Second, it is not the case, as Hart claims, that the natural lawyer “insists that the moral meaning of nature should be perfectly evident to any properly reasoning mind.” Not only is moral meaning not derived from nature, but the relation between principles of practical reasoning and principles of morality is more nuanced than Hart indicates, and it takes reasoning—not immediate and obvious intuition—to arrive at moral knowledge.

The first principle of practical reasoning is not as yet a moral principle, for the first principle of practical reasoning—“good is to be done and pursued, and evil is to be avoided”—directs us to intelligent and purposive choice without yet telling us the proper way to conduct that choice. The difference is subtle but substantial, implying that basic human goods are, as yet, pre-moral. While directing us toward purpose, practical reasonableness is in itself no guarantee of moral action, merely of intelligible action, and immoral action need not be senseless.

Distinctly moral principle is needed to determine how we are to keep the precept of practical reasonableness, “the way we are to pursue the good and avoid evil,” as William E. May articulates the distinction. The first principle of morality is not “do good and avoid evil”—for even immoral choices might do this—but rather “one ought to choose and otherwise will those and only those possibilities whose willing is compatible with a will toward integral human fulfillment,” a notion requiring yet additional specification of moral norms and even further application regarding issues such as abortion, lying, marriage, and so on.

In fact, if one reads very much of contemporary natural law theory, one finds that applying specific moral norms can be rather taxing, as, for example, when the norm “direct killing of an innocent life is always wrong” does not tell us if craniotomy is direct killing in cases when a physician attempts to save the life of a woman in delivery by crushing the head of the baby.

Rather than Hart’s “clear commands” for “any rightly attentive intellect,” contemporary natural law requires sophisticated casuistry, which perhaps explains why moral theologians most persuaded by physicalism sometimes accuse contemporary natural law theorists of permissiveness, since natural law theory readily admits the complexities and vagaries of the agent’s intentions. In short, determining the rightness or wrongness of concrete actions takes thought, not just a passive gaping at nature. That natural law theorists conclude that some acts are intrinsically evil, without exception, does not mean that conclusions are immediate, obvious, and attained without thought.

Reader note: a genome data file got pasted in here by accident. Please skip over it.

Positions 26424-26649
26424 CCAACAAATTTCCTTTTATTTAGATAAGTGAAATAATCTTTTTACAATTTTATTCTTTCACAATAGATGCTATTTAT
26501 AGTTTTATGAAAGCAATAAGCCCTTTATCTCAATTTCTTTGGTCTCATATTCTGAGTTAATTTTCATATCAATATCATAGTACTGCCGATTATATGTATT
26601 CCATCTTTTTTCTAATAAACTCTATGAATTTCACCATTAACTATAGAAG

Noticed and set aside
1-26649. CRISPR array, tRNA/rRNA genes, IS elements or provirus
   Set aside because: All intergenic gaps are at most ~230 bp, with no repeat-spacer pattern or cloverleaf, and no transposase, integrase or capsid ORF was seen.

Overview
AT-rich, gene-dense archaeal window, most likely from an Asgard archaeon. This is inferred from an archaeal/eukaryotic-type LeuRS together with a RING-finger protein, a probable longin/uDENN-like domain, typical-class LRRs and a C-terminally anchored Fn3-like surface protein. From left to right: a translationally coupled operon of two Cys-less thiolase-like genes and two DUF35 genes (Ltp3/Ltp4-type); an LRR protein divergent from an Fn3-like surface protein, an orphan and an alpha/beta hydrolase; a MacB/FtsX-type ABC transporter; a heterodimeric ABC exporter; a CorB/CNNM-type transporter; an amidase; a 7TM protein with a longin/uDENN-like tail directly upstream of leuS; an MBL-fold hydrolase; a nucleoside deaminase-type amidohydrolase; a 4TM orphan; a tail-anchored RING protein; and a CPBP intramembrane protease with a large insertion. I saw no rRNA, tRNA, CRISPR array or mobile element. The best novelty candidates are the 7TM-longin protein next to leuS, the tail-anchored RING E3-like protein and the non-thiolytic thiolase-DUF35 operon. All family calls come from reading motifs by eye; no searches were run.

What’s Self-Evident in Natural Law?

Third, while it is true that the first precepts of practical reasonableness are self-evident, natural lawyers certainly don’t suggest wickedness or stupidity as the necessary cause when someone fails to reach proper conclusions about concrete actions. As articulated above, self-evidence means only non-inferred or underived, suggesting neither innateness nor immediacy.

The distinction between something self-evident “in itself” or “to us” is an old one: A proof in geometry may be perfectly self-evident in itself, as well as to one who understands, yet remain opaque to one who does not understand, not because the student is depraved or moronic but simply because he or she does not yet understand.

For theorists like Finnis or Rhonheimer, self-evidence doesn’t mean that we don’t require insights that help us understand our purpose in acting. These insights are not deductions, but neither are they intuitions or introspections by which all but the wicked or stupid have a god’s-eye view into themselves, or nature, or morality. In no way does self-evidence mean that either one immediately receives “clear commands” in “the content of true morality,” as Hart suggests, or that one is barbaric.

I cannot help but think that the commentators have assumed that the self-evidence of basic human goods somehow implies a corresponding belief that metaphysics, applied ethics, and public policy are also self-evident, but that’s not the theory. Natural law might be rooted in reason, but it’s still human reason. As for those persons of practical reason who cannot know the natural law without supernatural assistance and metaphysical enlightenment? I suspect they no more exist than do those unnamed straw men critiqued by Hart and Potemra.

Tomorrow I discuss the usefulness and danger of natural law, and argue that the skeptics’ very act of denying natural law demonstrates they are already following that same interior law, and, further, that human dignity is thereby revealed.

R. J. Snell is an associate professor of philosophy and director of the philosophy program at Eastern University.